Shared 24 times
Recently, I was sitting in a restaurant with a group of friends. One of my friends left his reading glasses in his car. When he strained in a desperate attempt to read the menu, I smiled and offered my glasses. Apparently, his desire to save a trip to the car was sufficient motivation to give them a try. My prescription was less precise than he expected. After a little effort, he was able to make out the words and order his meal.
Problem solved. There was another solution. I could have read the menu to him and offered some suggestions. After all, I could see the menu very clearly. My friend’s choice to decipher the entrees through a mismatched prescriptive lens reminds me of a behavior that plagues many leaders today. Sometimes leaders base decisions on their own limited or distorted perspective rather than choosing to pursue the viewpoint of others.
Research provided by McKinsey’s Organizational Health Index suggests that one of the most important behaviors for effective leadership is “seeking different perspectives.” Why do leaders choose to “go it alone?” What are the mental roadblocks that prevent leaders from taking advantage of the value of different perspectives?
Well, they are different.
Blame it on our internal desire to relieve tension. It’s easier to make choices without having to resolve dissonance. Seeking other perspectives takes practice and requires a certain level of maturity. Mature leaders learn to embrace creative tension that leads to better information. Often the best decisions are born after open and honest debate over differing perspectives.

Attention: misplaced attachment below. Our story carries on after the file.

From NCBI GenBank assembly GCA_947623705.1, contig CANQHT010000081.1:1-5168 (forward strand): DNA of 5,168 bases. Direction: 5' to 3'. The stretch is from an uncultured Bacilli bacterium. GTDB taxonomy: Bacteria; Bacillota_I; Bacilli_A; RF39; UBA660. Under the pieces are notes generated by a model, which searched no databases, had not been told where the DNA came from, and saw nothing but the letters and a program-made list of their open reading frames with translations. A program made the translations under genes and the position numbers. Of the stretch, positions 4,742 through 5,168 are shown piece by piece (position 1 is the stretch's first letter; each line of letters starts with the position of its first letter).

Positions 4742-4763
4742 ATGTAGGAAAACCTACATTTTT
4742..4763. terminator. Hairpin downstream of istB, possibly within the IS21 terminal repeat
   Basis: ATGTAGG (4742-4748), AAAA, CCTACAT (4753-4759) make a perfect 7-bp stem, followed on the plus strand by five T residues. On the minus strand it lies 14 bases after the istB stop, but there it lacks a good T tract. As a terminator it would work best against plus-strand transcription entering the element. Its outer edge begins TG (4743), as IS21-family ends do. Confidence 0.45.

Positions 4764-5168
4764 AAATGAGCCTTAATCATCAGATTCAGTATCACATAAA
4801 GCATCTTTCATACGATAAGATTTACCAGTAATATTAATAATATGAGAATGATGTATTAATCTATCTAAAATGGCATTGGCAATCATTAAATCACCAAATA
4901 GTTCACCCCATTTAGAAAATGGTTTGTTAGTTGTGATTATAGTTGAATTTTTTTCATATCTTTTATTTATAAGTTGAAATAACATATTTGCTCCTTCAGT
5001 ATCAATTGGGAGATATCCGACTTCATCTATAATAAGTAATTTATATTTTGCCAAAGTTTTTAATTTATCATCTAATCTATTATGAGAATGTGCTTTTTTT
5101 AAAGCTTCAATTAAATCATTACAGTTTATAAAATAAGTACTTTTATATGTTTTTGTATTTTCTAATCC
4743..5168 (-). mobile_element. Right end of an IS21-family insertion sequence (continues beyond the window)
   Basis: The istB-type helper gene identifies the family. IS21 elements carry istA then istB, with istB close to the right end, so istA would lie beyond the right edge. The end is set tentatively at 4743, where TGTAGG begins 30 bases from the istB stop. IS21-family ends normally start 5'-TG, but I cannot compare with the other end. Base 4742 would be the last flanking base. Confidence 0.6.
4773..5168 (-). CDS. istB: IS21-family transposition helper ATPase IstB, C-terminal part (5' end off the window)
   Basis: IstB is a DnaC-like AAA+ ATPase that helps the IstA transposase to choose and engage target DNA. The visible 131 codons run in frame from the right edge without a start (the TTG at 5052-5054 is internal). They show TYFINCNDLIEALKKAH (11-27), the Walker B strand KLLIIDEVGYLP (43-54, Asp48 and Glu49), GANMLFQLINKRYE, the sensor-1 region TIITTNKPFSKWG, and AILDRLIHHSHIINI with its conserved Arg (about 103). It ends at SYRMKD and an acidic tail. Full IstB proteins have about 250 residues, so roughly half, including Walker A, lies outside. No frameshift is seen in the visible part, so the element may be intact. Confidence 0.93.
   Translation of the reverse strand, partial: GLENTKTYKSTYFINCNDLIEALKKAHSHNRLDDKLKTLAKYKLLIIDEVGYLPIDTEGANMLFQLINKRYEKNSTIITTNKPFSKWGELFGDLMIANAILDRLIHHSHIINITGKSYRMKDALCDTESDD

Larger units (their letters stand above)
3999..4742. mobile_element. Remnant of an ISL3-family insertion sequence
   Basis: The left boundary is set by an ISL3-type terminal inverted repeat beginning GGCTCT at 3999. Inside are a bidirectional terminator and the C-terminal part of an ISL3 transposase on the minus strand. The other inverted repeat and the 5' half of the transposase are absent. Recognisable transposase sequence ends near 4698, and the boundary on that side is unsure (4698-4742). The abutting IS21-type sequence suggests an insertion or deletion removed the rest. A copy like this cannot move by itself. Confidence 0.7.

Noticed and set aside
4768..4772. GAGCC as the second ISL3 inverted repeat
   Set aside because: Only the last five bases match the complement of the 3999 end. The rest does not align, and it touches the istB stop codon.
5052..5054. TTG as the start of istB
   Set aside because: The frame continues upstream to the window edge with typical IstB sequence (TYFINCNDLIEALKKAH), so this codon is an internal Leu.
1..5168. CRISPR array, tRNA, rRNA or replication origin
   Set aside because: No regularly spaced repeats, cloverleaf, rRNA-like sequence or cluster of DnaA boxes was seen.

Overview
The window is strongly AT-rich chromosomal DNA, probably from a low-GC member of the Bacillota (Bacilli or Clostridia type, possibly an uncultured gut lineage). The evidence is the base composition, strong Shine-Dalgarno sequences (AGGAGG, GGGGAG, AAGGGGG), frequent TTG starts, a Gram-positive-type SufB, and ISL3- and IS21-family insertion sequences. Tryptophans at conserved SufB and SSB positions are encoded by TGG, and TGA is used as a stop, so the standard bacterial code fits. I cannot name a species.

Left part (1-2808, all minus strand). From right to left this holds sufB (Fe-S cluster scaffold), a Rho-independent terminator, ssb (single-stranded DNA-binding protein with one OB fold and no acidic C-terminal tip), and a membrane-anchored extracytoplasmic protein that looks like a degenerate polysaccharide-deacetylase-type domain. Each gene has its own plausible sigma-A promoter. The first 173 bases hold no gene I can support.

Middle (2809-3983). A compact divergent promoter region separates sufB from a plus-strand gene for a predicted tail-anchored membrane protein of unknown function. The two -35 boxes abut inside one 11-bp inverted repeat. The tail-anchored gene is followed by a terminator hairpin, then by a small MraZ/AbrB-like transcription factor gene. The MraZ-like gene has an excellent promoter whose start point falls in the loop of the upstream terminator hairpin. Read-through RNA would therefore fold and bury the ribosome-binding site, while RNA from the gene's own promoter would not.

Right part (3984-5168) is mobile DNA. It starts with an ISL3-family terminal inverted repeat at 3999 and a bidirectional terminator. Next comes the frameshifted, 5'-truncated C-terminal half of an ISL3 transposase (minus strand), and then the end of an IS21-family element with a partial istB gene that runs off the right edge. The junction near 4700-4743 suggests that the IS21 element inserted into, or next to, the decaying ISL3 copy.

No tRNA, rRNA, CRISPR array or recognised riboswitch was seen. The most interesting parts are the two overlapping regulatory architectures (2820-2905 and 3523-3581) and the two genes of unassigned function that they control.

It takes more time.
No doubt, time is a leader’s most valuable resource. Why take the time to seek different perspectives? The payoff does not show up in short term efficiency. Gathering input from others is an investment that yields many long-term benefits. Click To Tweet When leaders seek differing perspectives and truly value the input they receive, they build consensus and ownership.
Listening is not as rewarding as action.
It’s easy to become addicted to quick, decisive action. Leaders are results oriented and results require action. Frankly, the internal payoff for making a decision is much more potent than the rewards of listening to people who see things differently. The benefits of seeking out different perspectives require an open mind and a fair amount of discipline. Listen, understand and then act.
We all have blind spots.
It’s fairly easy to become self-convinced of the right decision when alternatives are never considered. The most insidious personal quality of a blind spot is ignorance. You don’t see what you don’t see. You don’t know what you don’t know. The most dangerous organizational quality of a blind spot is knowledge. Others see what you don’t see. Others know what you don’t know. The remedy is straightforward. Seek different perspectives and reduce blind spots.